Thursday, November 02, 2006

Seafood could collapse by the year 2048

According to an article posted on CNN.com, seafood could soon be a thing of the past. A team of economists and ecologists have warned people in a science journal that if pollution and overfishing continue to occur at the present rate, the populations of most seafood will die off by the year 2048. This trend is noticed in oceans all over the world, and if species of fish and other sea animals continue to collapse, the different ecosystems will suffer as well. Not only do scientists worry about the oceans, they are becoming increasingly concerned with the Great Lakes and other bodies of water. Scientists have studied records from up to 1000 years ago and have found that 29% of seafood and other fish have collapsed (meaning the amount caught has declined by 90%)! In the year 2000, the average person ate 15.2 pounds of seafood per year. However, by 2004, people were eating 16.6 pounds of seafood per year.
What do you think about this problem? Do you think society can make changes before it's too late?

4 comments:

Drew said...

It would be terrible if seafood didn't exist after 2048 because I really enjoy crabcakes. I do not believe people will reduce pollution or the amount of fishing they do unless there are laws put into place and enforced. It is hard to stop people from doing things without there being laws against it. It is hard to believe that all seafood will be gone in 42 years but I suppose it is possible.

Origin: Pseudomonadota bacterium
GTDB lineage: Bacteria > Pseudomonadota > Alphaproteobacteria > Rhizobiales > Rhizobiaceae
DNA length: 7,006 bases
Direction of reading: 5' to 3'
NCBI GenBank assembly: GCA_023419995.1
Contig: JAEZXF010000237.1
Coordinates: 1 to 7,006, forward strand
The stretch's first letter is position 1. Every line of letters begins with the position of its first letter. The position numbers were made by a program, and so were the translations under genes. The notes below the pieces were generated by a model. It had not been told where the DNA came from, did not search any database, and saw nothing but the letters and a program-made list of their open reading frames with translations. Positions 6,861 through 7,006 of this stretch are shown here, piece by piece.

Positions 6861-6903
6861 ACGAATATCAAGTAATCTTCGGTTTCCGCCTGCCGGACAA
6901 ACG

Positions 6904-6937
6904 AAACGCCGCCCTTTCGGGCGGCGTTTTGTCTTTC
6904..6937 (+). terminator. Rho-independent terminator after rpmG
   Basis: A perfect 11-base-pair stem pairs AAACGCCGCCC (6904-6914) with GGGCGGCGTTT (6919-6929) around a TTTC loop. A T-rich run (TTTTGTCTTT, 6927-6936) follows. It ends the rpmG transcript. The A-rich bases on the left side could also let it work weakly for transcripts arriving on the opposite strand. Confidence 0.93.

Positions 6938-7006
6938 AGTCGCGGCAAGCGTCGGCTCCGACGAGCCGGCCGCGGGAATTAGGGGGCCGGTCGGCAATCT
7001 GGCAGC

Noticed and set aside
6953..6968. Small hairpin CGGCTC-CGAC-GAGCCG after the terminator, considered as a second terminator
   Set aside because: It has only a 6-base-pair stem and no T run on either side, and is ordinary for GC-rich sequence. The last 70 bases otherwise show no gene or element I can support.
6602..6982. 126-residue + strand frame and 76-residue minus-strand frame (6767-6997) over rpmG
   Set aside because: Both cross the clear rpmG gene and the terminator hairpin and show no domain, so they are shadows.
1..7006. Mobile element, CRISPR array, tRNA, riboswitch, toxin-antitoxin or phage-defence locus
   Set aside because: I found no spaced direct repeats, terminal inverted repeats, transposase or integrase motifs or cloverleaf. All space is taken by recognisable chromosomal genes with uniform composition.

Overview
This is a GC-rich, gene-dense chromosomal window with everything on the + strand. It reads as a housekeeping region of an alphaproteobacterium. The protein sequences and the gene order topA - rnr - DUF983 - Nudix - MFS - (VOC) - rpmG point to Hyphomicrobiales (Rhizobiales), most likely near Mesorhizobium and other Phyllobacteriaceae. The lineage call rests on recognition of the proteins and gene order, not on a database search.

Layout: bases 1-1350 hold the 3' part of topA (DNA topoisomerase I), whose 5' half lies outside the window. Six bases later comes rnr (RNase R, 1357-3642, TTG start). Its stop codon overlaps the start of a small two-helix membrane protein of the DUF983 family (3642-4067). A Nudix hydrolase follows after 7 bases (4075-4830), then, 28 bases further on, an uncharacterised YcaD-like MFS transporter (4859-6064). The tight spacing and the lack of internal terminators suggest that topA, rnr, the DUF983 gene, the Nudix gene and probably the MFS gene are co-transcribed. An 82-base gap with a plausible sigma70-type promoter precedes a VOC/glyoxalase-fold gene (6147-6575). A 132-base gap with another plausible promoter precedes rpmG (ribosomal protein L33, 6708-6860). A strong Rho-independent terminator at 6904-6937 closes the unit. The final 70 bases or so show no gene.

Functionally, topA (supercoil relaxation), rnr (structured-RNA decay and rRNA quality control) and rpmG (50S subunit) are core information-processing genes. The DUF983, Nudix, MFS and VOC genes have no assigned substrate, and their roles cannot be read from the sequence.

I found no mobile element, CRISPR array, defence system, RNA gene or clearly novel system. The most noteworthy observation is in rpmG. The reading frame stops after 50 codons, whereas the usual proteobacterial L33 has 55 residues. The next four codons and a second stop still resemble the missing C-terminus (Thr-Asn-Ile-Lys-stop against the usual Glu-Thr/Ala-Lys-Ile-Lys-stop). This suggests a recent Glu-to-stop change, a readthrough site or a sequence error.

amunching15 said...

It is hard to believe that seafood might possibly be gone in 42 years, but I don't believe it will. Pollution will never stop, but I think there are so many fish in the sea that pollution won't cause fish to become something of the past. Many laws are already in place to stop overfishing. Laws such as size standards and the amount of fish aloud to be caught daily are already in place. Personal experiences have proven to me that these laws are stictly inforced.

brandon_crane said...
This comment has been removed by a blog administrator.
brandon_crane said...

I agree with Drew; regulations on water pollution and the commercial harvesting of fish and other edible sea creatures must be put in place in order for these animals to be able to maintain sustainable populations. While tougher regulations on pollution and fishing would lower the profits made by some industrial firms (that would now have to more carefully treat their wastewater before they release it into rivers and oceans) and fisherman, I believe that the benefits outweigh the economic costs. It would be really lame if eating freshly caught shrimp, crabs, fish, lobsters, and squid tentacles became a thing of the past.